State v. Young, 91 N.M. 647, 579 P.2d 179 (1978)

April 4, 1978 · Court of Appeals of New Mexico · No. 3239
91 N.M. 647, 579 P.2d 179

579 P.2d 179

STATE of New Mexico, Plaintiff-Appellee, v. Jackie Ray YOUNG, Defendant-Appellant.

No. 3239.

Court of Appeals of New Mexico.

April 4, 1978.

Writ of Certiorari Denied May 9, 1978.

*649Janet E. Clow, Las Vegas, for defendant-appellant.

Toney Anaya, Atty. Gen., Roderick A. Dorr, Asst. Atty. Gen., Santa Fe, for plaintiff-appellee.


WOOD, Chief Judge.

Convicted of three counts of aggravated burglary and three counts of criminal sexual penetration in the third degree, defendant appeals. There were three victims; there is a burglary and CSP conviction for each victim. We summarily answer all but one of the appellate contentions. The one contention to be discussed pertains to the defense of insanity at the time the offenses were committed.

Issues Answered Summarily

(a) Defendant claims the trial court erred in refusing to suppress his confession. The three contentions are based on a misreading of the testimony. The evidence does not show that defendant was not capable of making a voluntary statement. State v. Chavez, 88 N.M. 451, 541 P.2d 631 (Ct.App.1975). The evidence does not show that the confessions were induced by promises not to bring charges for a marijuana offense or to drop some charges against defendant’s brother. See State v. Aguirre, 91 N.M. 672, 579 P.2d 798 (Ct.App. decided March 14, 1978). The evidence does not show that defendant requested to see an attorney during his interrogation. See State v. Word, 80 N.M. 377, 456 P.2d 210 (Ct.App.1969). There is substantial evidence that the confessions were voluntary.

(b) Defendant asserts the trial court erred in refusing to direct a verdict as to the charges involving the second victim, because the victim testified that defendant was not the offender. The victim’s testimony established the corpus delicti, that the offenses occurred. Defendant confessed that he committed the offenses. Defendant's confession showed knowledge of details of the offenses unknown to the police at the time of the confession. This knowledge was consistent with details to which the victim testified. Defendant has not been convicted on the basis of an uncorroborated confession. State v. Nance, 77 N.M. 39, 419 P.2d 242 (1966), cert. denied, 386 U.S. 1039, 87 S.Ct. 1495, 18 L.Ed.2d 605 (1967); State v. Gruender, 83 N.M. 327, 491 P.2d 1082 (Ct.App.1971).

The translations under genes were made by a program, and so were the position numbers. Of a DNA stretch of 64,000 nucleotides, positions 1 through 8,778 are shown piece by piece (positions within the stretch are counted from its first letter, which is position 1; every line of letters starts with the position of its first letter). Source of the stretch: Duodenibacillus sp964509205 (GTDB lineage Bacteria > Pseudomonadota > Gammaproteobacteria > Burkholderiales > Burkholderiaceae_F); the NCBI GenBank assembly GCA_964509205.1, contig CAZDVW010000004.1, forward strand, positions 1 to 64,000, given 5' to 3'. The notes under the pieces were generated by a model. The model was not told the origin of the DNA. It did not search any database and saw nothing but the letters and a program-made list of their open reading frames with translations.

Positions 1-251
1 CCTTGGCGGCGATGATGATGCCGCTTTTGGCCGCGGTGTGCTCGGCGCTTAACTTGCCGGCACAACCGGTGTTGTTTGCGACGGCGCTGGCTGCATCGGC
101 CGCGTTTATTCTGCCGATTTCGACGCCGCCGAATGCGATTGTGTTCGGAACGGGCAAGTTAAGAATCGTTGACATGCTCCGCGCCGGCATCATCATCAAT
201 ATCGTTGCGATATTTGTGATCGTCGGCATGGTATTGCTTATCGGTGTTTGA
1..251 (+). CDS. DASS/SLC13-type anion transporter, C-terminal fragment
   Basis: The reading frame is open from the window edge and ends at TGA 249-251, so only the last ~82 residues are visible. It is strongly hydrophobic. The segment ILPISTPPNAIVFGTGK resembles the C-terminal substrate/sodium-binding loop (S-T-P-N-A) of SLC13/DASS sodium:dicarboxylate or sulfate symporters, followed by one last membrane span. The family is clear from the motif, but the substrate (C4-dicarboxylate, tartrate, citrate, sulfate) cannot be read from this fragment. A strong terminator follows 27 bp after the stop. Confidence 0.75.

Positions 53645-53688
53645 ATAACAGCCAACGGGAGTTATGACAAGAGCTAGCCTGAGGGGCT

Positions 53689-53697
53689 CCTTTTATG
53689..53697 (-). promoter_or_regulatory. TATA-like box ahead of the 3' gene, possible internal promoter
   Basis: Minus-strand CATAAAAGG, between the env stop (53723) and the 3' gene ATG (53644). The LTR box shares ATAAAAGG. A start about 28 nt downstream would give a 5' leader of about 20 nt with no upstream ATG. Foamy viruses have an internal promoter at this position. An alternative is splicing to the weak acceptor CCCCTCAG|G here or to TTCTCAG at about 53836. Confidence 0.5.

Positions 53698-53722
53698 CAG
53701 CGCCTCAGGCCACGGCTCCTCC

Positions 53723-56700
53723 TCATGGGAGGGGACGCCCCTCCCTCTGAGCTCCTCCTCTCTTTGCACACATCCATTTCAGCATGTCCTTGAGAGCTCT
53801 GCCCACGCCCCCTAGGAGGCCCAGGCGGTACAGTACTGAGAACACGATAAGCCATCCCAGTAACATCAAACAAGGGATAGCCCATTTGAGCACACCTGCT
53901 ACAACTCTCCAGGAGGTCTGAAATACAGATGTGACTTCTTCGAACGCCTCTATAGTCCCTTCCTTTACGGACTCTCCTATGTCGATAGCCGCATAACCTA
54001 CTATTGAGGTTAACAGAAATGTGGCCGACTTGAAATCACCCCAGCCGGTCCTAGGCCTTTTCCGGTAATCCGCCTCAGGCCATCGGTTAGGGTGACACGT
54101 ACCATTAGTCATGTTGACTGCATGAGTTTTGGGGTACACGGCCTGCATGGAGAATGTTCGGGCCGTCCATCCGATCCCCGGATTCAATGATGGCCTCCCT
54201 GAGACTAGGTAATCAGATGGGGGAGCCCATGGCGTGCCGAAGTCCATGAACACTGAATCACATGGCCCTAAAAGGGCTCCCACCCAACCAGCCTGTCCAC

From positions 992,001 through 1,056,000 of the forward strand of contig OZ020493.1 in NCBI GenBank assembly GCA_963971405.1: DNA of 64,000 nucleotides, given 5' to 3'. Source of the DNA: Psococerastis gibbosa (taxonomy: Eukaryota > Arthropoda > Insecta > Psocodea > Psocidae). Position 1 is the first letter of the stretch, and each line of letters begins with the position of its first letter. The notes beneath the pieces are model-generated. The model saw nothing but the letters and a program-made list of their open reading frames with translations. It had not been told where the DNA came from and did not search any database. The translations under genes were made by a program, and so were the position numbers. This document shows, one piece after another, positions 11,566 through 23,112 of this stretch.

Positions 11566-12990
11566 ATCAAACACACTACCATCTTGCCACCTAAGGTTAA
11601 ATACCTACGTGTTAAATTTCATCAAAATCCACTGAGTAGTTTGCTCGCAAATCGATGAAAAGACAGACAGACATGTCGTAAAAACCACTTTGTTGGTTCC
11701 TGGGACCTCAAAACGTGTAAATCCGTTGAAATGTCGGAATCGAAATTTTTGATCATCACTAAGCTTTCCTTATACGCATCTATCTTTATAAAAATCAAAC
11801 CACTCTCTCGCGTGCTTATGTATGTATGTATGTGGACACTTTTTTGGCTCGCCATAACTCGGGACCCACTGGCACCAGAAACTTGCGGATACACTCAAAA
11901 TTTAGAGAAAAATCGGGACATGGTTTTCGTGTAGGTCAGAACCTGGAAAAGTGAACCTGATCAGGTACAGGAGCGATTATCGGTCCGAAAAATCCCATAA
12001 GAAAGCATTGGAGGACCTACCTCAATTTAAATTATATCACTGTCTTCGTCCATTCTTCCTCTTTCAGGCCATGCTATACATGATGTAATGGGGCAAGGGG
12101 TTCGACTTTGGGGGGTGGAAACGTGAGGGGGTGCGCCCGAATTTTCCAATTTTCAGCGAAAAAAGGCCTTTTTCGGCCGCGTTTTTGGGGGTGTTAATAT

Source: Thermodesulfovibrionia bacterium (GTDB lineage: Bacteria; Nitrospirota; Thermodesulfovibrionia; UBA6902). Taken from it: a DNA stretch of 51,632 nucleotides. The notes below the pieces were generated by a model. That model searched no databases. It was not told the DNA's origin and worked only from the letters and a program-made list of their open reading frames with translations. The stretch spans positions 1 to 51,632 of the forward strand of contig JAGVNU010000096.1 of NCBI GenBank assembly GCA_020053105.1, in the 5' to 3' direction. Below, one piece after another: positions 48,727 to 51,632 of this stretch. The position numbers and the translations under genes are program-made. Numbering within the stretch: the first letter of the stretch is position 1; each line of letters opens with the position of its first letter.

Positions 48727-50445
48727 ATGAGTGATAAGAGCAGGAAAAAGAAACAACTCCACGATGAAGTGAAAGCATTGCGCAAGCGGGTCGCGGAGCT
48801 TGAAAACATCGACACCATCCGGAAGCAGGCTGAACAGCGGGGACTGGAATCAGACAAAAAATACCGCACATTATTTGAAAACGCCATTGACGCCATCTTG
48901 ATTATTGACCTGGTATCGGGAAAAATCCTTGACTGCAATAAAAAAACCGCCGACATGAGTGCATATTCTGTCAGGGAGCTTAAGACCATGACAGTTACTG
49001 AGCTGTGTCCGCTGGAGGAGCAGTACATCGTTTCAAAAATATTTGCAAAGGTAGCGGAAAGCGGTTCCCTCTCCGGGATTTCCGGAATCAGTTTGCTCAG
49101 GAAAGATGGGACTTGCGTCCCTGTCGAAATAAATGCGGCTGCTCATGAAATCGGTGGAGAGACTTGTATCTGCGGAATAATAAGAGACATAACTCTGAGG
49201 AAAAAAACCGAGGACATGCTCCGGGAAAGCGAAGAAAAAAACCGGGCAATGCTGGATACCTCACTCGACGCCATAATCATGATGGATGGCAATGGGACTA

(c) Defendant contends he cannot be sentenced for aggravated burglary and for CSP in connection with offenses against the first and third victims. The burglaries were aggravated because of batteries committed by defendant after his unlawful entry. Section 40A-16-4(C), N.M.S.A. 1953 '(2d Repl. Vol. 6). Defendant asserts these batteries were the force used in committing the CSP offenses. Section 40A-9-21(C), N.M.S.A. 1953 (2d Repl. Vol. 6, Supp. 1975). Because this “same evidence” was used for both offenses, he claims that the aggravated burglary convictions are improper. This argument overlooks the following facts: (1) the aggravated burglary and the CSP offenses each required proof of facts which the other did not, and (2) neither offense necessarily involved the other. There was no double jeopardy violation and no merger. State v. Sandoval, 90 N.M. 260, 561 P.2d 1353 (Ct.App.1977).

(d) Additional issues listed in the docketing statement, but not briefed, were abandoned. State v. Sandoval, supra.

Defense of Insanity

After the prosecution rested its case-in-chief, defendant tendered the testimony of a clinical psychologist concerning defendant’s insanity at the time the offenses were committed. The trial court excluded the tendered testimony. Defendant contends this was error.